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Mortality and early growth in England, France, and Sweden

  • Nils-Petter Lagerloef

    (Concordia University)

We set up an open-economy, three-country version of the endogenous- mortality model of Lagerloef (forthcoming in the International Economic Review). The model is calibrated to pre-industrial mortality data from England, France and Sweden. Fitting parameters to match observed rates of correlation in mortality rates, the model can also account for: (1) differences in the volatility of mortality rates; and (2) differences in the timing of the industrial revolution.

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Paper provided by EconWPA in its series Macroeconomics with number 0212010.

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Date of creation: 17 Dec 2002
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Handle: RePEc:wpa:wuwpma:0212010
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  1. Gary D. Hansen & Edward C. Prescott, 1998. "Malthus to Solow," NBER Working Papers 6858, National Bureau of Economic Research, Inc.
  2. Glaeser, Edward L & Mare, David C, 2001. "Cities and Skills," Journal of Labor Economics, University of Chicago Press, vol. 19(2), pages 316-42, April.
  3. Daron Acemoglu & Simon Johnson & James A. Robinson, 2000. "The Colonial Origins of Comparative Development: An Empirical Investigation," NBER Working Papers 7771, National Bureau of Economic Research, Inc.
  4. Galor, Oded & Weil, David, 1999. "From Malthusian Stagnation to Modern Growth," CEPR Discussion Papers 2082, C.E.P.R. Discussion Papers.
  5. Tomas Kögel & Alexia Prskawetz, 2000. "Agricultural productivity growth and escape from the Malthusian trap," MPIDR Working Papers WP-2000-002, Max Planck Institute for Demographic Research, Rostock, Germany.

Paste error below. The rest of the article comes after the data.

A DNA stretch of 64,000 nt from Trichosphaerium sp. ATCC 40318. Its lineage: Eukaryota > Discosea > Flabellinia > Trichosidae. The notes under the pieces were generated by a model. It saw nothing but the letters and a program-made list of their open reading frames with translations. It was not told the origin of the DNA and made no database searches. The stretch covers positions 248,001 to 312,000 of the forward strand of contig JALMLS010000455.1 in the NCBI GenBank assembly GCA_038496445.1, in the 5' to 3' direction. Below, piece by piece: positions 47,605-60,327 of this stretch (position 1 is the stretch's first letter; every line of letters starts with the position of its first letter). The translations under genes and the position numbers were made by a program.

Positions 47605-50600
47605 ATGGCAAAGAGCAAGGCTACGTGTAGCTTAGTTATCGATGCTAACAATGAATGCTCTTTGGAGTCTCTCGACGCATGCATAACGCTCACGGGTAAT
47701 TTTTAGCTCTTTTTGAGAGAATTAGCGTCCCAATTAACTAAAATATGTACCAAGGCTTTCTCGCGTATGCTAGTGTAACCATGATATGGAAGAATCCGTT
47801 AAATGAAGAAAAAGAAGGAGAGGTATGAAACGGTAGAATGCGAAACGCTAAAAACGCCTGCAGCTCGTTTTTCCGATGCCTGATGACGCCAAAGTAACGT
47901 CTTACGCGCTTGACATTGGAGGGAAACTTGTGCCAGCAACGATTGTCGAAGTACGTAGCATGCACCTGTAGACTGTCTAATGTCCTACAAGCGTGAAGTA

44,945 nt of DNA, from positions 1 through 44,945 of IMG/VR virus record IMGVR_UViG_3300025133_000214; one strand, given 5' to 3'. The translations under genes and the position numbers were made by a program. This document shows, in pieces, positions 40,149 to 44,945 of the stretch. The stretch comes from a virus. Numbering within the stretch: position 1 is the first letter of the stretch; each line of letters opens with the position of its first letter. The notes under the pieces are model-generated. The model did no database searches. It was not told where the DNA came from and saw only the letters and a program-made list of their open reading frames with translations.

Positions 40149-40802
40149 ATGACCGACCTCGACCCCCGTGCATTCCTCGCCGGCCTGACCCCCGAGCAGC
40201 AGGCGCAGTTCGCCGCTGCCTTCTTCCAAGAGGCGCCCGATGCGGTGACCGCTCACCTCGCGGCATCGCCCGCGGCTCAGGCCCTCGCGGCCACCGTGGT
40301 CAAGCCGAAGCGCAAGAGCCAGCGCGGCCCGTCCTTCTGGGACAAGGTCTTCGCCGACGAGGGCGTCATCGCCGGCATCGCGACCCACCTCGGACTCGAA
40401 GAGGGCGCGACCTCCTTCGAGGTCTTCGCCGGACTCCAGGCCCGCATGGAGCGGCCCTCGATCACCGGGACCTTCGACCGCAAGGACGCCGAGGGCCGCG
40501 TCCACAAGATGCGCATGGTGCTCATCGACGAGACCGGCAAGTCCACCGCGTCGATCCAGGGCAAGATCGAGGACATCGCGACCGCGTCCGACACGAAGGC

6. Tamura, Robert, 1996. "From decay to growth: A demographic transition to economic growth," Journal of Economic Dynamics and Control, Elsevier, vol. 20(6-7), pages 1237-1261.
  7. Charles I. Jones, 1999. "Was an Industrial Revolution Inevitable? Economic Growth Over the Very Long Run," NBER Working Papers 7375, National Bureau of Economic Research, Inc.
  8. Stephen J. Kunitz, 1983. "Speculations on the European Mortality Decline," Economic History Review, Economic History Society, vol. 36(3), pages 349-364, 08.
  9. Fogel, Robert William, 1993. "New findings on secular trends in nutrition and mortality: Some implications for population theory," Handbook of Population and Family Economics, in: M. R. Rosenzweig & Stark, O. (ed.), Handbook of Population and Family Economics, edition 1, volume 1, chapter 9, pages 433-481 Elsevier.
  10. Oded Galor & Omer Moav, 2000. "Natural Selection and the Origin of economic Growth," Working Papers 2000-18, Brown University, Department of Economics.
  11. Kalemli-Ozcan, Sebnem & Ryder, Harl E. & Weil, David N., 2000. "Mortality decline, human capital investment, and economic growth," Journal of Development Economics, Elsevier, vol. 62(1), pages 1-23, June.
  12. Galor, Oded & Mountford, Andrew, 2002. "Why are a Third of People Indian and Chinese? Trade, Industrialization and Demographic Transition," CEPR Discussion Papers 3136, C.E.P.R. Discussion Papers.
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